angeldoc said what I was going to say… I don’t know how old you are, but AGE makes a big difference, with or without birth control! Every year of my 20s it seemed to get harder to lose weight… and now that I am… ahem… that age that comes after the 20s, well, it is a BEAR!!
Post # 6
I also have a hard time losing weight, but succesfully lost 25 pounds in the 6 months leading up to my wedding by tracking my caloric intake using MyFoodDiary (http://www.myfooddiary.com) and follow their caloric guidelines for the amount of weight I wanted to lose. I also exercised about 4 days a week for at least 30 minutes. When I was really try to lose weight, I felt like it was just "falling off" of me, literally! But as soon as I stop tracking my calories, it quickly comes back. I’ve found that it’s because I eat a lot of little things that quickly add up to many calories. For example, these days I just pack a ziploc bag with some pretzels for a snack, where before I was weighing my pretzels to get to one ounce exactly. The other day, I weighed the pretzels that I was packing and realized that I had increaed my portion to two ounces!!! That kind of doubling a few times a day will really add up. Calorie counting is super effective so I highly recommend it!
Post # 7
Another doc here… don’t have much to add from what Angeldoc said except:
If you are switching methods, don’t change to depo-provera shots. Average weight gain with depo is around 20 lbs. If you are not planning on getting pregnant in the next 5 years, IUDs are a great choice with lower potential for weight gain. The IUD is the birth control method of choice for Ob/Gyns in the United States.
Finally, the average weight gain with the pill is supposed to be around 5 lbs. It could just be that you are on the outer edge of the normal range, but when I have patients that gain more, I tend to do some further testing (TFT’s etc.) Therefore, as always when starting a weight loss program, I recommend making an appointment with your physician to get evaluated.
Post # 8
Just to add to what doctorgirl said… I’m not a doctor, but I have an IUD and I really like it. I can’t take anything with hormones because they give me aweful migraines, so I have one of the 0ld-fashioned IUDs that doesn’t release hormones. I’ve had it for over 5 years with no problems (I get an ultrasound once in a while to check that it’s in place). It’s nice not having to remember to take the pill every day.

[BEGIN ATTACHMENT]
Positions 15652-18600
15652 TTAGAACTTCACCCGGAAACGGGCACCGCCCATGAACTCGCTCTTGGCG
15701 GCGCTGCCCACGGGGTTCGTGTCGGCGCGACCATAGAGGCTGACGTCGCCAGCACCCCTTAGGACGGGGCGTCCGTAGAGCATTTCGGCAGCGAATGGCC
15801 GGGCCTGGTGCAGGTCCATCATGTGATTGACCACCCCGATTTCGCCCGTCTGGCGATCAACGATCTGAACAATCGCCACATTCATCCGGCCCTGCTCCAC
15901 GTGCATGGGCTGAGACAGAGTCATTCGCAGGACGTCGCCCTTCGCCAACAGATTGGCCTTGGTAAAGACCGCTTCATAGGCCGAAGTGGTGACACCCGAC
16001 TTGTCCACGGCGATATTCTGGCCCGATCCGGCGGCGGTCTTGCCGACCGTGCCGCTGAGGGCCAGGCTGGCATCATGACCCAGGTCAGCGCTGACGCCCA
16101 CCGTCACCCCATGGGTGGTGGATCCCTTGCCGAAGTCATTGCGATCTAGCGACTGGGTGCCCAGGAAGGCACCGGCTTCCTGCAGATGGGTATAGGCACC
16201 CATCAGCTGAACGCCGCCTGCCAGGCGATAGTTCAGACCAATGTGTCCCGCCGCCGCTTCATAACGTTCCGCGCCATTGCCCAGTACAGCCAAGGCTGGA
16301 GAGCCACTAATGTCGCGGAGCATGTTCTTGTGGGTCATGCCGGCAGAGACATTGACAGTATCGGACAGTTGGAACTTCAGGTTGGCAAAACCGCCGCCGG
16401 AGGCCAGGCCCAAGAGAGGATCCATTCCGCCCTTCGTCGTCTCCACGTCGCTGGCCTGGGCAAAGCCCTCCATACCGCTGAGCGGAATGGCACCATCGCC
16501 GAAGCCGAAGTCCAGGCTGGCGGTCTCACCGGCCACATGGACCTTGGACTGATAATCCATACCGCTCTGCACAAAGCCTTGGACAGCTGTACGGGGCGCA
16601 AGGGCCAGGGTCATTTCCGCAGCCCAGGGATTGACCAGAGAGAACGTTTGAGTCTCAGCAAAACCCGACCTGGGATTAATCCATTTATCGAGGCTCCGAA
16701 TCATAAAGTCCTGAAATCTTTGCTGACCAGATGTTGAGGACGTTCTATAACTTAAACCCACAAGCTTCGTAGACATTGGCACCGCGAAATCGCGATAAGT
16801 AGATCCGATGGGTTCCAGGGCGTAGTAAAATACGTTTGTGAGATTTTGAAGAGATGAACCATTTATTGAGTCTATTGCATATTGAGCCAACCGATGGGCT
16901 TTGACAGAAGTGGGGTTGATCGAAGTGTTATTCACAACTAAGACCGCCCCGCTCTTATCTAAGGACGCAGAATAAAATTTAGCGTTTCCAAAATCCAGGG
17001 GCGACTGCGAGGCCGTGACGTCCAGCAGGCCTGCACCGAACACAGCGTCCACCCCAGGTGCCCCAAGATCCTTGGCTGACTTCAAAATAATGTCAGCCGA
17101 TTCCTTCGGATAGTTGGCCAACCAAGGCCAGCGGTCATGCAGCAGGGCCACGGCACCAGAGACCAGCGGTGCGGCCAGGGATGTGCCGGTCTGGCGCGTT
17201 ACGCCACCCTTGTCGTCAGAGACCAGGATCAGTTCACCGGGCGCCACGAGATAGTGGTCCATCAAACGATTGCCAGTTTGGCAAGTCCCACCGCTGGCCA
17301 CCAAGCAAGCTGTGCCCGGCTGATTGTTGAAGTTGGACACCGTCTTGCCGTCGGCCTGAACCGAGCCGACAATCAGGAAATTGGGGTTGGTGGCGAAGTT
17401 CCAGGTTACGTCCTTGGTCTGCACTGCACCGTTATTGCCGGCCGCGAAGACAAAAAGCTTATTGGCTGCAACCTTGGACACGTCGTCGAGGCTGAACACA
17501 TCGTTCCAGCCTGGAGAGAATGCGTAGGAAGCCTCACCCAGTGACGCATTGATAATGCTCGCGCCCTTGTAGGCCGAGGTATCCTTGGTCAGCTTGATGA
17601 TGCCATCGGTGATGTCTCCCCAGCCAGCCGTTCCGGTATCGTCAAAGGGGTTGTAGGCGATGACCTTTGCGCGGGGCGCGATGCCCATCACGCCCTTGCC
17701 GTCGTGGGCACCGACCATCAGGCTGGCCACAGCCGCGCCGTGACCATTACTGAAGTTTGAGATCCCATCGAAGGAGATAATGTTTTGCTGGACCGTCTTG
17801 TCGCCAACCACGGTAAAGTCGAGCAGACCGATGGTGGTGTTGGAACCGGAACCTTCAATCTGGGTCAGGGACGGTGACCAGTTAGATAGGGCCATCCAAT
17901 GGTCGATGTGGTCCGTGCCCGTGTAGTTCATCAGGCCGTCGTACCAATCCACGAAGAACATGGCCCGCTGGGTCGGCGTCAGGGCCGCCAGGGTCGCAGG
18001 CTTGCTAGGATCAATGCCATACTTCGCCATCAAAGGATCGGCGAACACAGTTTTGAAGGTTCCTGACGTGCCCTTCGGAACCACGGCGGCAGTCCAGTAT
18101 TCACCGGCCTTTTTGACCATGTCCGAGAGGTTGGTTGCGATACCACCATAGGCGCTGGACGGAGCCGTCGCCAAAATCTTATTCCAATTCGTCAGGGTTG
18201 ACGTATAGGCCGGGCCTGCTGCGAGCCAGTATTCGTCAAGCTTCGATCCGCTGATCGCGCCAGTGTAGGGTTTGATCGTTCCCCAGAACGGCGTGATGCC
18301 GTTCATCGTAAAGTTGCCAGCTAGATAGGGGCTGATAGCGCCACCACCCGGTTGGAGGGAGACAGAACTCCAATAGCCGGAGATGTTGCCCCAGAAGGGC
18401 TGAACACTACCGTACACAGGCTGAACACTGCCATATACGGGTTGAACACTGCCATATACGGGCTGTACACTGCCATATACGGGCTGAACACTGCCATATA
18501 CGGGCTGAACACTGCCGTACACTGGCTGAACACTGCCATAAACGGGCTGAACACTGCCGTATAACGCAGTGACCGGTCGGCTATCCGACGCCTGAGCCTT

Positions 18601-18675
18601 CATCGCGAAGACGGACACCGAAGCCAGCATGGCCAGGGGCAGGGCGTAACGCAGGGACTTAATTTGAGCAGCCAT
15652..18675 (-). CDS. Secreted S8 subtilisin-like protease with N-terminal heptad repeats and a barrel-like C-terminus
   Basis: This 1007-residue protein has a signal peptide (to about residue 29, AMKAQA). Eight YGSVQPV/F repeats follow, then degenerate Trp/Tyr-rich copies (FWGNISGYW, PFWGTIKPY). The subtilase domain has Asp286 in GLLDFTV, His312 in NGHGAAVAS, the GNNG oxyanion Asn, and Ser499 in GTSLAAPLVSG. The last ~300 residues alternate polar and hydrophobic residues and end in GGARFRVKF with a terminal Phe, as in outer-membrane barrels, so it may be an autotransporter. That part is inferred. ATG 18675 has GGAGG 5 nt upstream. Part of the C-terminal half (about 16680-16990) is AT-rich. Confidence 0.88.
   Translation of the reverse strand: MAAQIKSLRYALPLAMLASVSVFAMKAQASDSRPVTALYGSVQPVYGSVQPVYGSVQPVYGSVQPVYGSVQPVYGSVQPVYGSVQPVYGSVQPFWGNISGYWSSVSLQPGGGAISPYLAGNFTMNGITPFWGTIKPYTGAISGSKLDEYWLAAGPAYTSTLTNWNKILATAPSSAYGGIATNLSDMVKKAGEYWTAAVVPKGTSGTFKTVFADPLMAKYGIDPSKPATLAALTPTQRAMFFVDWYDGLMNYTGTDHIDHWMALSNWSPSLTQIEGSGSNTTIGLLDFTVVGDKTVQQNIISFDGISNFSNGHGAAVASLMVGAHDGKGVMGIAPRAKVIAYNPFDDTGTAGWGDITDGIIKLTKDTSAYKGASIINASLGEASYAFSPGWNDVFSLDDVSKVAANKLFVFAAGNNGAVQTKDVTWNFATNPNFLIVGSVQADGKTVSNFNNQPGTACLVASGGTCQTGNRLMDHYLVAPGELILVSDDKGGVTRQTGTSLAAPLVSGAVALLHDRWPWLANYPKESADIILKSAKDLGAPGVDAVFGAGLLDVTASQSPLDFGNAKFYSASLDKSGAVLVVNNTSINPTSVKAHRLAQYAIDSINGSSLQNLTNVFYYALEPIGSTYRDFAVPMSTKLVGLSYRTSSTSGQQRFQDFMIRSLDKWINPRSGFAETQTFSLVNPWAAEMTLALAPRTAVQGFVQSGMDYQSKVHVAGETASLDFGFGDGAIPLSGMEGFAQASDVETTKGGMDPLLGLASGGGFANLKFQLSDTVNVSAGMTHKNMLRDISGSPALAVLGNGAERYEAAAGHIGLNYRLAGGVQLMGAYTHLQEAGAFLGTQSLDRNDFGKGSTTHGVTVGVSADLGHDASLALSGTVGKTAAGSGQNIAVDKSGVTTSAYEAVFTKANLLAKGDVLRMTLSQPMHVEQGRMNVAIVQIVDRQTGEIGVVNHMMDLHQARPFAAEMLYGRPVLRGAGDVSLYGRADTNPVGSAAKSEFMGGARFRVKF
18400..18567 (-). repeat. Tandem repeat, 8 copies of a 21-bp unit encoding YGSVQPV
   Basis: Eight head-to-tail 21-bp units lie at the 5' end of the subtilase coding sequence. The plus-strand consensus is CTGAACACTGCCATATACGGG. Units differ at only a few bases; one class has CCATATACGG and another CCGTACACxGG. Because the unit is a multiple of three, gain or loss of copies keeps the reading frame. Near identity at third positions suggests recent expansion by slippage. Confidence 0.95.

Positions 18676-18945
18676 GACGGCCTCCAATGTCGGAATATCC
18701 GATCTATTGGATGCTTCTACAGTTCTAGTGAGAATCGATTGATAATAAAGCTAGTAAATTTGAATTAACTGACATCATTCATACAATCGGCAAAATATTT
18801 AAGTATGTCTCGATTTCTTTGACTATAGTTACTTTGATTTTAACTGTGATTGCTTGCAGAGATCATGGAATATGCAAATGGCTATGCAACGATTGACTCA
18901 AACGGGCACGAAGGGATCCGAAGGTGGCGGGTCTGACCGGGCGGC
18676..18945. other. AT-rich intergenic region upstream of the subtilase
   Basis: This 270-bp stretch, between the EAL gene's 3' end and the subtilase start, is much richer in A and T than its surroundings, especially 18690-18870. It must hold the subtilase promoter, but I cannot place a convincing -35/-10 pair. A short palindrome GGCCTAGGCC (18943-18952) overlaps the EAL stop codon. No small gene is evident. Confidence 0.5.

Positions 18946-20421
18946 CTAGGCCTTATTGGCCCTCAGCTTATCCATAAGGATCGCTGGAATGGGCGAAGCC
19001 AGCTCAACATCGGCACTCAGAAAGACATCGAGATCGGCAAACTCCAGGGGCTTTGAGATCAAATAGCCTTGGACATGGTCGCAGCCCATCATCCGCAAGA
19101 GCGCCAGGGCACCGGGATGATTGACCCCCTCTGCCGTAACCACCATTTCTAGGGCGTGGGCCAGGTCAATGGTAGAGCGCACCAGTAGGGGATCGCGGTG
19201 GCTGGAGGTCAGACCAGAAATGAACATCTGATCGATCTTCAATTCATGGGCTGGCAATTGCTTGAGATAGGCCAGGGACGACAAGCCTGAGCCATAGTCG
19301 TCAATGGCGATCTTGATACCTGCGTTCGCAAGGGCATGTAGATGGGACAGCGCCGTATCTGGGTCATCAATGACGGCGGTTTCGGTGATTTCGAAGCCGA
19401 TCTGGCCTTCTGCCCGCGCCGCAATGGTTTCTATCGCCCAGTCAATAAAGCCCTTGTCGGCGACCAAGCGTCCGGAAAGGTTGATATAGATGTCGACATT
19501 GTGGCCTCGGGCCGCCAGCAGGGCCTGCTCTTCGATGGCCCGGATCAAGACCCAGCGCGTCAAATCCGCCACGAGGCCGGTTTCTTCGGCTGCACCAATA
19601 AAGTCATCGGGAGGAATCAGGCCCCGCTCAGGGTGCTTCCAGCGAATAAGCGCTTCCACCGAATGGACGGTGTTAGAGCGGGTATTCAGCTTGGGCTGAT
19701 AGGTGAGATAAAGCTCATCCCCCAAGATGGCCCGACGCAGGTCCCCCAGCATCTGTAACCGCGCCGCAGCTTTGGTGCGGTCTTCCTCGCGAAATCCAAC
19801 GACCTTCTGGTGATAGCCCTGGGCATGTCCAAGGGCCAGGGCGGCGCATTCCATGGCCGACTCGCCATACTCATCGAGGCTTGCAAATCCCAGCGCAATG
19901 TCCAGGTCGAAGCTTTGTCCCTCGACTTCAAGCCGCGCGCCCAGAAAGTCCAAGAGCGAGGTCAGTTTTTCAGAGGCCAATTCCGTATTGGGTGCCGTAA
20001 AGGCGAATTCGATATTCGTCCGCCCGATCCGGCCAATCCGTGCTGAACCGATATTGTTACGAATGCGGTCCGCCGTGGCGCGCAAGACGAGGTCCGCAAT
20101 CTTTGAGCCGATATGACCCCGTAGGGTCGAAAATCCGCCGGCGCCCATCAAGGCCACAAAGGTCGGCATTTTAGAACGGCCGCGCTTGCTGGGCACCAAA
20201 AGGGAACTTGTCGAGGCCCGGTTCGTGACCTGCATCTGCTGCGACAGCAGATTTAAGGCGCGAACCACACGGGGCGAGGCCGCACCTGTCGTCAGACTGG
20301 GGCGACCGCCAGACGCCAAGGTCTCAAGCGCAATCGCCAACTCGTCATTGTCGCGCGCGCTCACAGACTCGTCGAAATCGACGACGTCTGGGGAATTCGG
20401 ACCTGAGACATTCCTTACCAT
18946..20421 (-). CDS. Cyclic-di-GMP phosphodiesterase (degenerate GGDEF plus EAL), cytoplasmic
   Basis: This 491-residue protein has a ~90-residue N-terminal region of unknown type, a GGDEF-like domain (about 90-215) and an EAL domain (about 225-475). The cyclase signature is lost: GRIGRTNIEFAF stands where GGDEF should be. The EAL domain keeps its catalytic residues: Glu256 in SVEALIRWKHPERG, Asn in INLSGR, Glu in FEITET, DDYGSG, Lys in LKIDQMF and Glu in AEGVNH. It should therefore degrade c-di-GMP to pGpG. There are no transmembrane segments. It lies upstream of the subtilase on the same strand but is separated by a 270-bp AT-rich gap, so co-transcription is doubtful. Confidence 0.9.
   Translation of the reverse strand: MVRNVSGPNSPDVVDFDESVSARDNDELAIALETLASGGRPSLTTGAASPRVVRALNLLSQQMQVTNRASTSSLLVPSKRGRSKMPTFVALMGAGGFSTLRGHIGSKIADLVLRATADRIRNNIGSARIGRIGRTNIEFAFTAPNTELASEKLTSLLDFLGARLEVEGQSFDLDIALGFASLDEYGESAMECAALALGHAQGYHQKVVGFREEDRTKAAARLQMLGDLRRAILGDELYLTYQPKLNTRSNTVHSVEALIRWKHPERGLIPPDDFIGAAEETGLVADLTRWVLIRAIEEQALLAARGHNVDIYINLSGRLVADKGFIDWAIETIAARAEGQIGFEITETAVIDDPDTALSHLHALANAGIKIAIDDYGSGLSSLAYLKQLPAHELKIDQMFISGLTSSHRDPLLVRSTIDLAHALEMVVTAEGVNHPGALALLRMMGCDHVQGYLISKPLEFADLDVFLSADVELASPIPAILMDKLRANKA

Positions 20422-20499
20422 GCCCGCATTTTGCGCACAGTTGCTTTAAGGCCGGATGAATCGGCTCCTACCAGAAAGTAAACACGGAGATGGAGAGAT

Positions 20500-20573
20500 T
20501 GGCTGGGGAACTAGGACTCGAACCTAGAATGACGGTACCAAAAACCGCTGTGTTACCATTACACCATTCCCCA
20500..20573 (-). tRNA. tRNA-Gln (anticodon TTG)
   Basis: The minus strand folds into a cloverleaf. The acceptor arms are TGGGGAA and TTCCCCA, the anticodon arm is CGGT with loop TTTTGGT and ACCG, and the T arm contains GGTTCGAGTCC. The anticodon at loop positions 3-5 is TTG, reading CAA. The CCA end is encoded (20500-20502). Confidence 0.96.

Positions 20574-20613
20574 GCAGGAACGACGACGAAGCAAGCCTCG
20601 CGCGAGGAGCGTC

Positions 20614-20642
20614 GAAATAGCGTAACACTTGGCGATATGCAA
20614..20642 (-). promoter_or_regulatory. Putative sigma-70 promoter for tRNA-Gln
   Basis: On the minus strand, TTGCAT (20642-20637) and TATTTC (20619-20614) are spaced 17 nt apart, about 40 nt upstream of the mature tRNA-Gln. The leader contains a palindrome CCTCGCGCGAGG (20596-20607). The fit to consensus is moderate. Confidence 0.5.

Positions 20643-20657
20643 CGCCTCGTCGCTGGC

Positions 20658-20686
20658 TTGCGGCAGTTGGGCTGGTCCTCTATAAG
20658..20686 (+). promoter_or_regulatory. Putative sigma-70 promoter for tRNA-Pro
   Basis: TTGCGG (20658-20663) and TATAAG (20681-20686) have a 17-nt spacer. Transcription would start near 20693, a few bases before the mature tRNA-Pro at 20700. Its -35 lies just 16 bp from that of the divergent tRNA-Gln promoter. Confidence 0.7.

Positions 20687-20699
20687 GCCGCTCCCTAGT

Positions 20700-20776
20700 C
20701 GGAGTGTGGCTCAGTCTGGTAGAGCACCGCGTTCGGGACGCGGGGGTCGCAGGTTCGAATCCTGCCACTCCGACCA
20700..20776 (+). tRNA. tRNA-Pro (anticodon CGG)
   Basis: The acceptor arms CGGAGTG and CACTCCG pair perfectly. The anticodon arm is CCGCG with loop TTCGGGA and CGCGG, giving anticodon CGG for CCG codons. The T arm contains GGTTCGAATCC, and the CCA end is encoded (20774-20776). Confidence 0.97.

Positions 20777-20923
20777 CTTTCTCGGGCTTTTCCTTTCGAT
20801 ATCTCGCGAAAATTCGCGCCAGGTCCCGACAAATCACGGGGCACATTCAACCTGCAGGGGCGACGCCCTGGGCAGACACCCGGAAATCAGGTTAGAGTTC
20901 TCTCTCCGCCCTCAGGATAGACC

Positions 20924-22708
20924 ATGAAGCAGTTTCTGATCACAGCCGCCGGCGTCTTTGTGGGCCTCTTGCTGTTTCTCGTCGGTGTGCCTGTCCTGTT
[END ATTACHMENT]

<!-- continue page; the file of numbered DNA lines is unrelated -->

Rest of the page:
I’d say, don’t give up and keep pushing your doctor until you find a solution that works for you. Weight gain is something that often happens as we get older (don’t I know it!), but you shouldn’t have to settle for a less-than-perfect solution to something so important to you.
Post # 9
Not much I can say over the doctors, but just a thought– what do you mean by "moderate" diet? Sometimes moderate diet with exercise can be enough to maintain your weight, but not lose it. Not sure if you count calories or just try to balance your food, but modifying that might be the trick. Good news is– once you hit your goal weight, you probably won’t have a problem maintaining it with what you are doing now. The method to losing depends on you. I follow Weight Watchers and know a lot of people that have had great success- mine has been ok so far, but that’s my own committment issues 🙂 Some do better on low carb- again, it just depends on you. Good luck!!
Post # 10
Hmmm, I’ve been taking the pill for since I was 18 and am now 22 I did notice a bit of wiegh gain. My doctor told me that the pill does not cause you to gain weigh, but it increase your appitite which makes people than it makes you gain wiegh…just what she told me. Have you tried ortho-tricyclen low? I love it.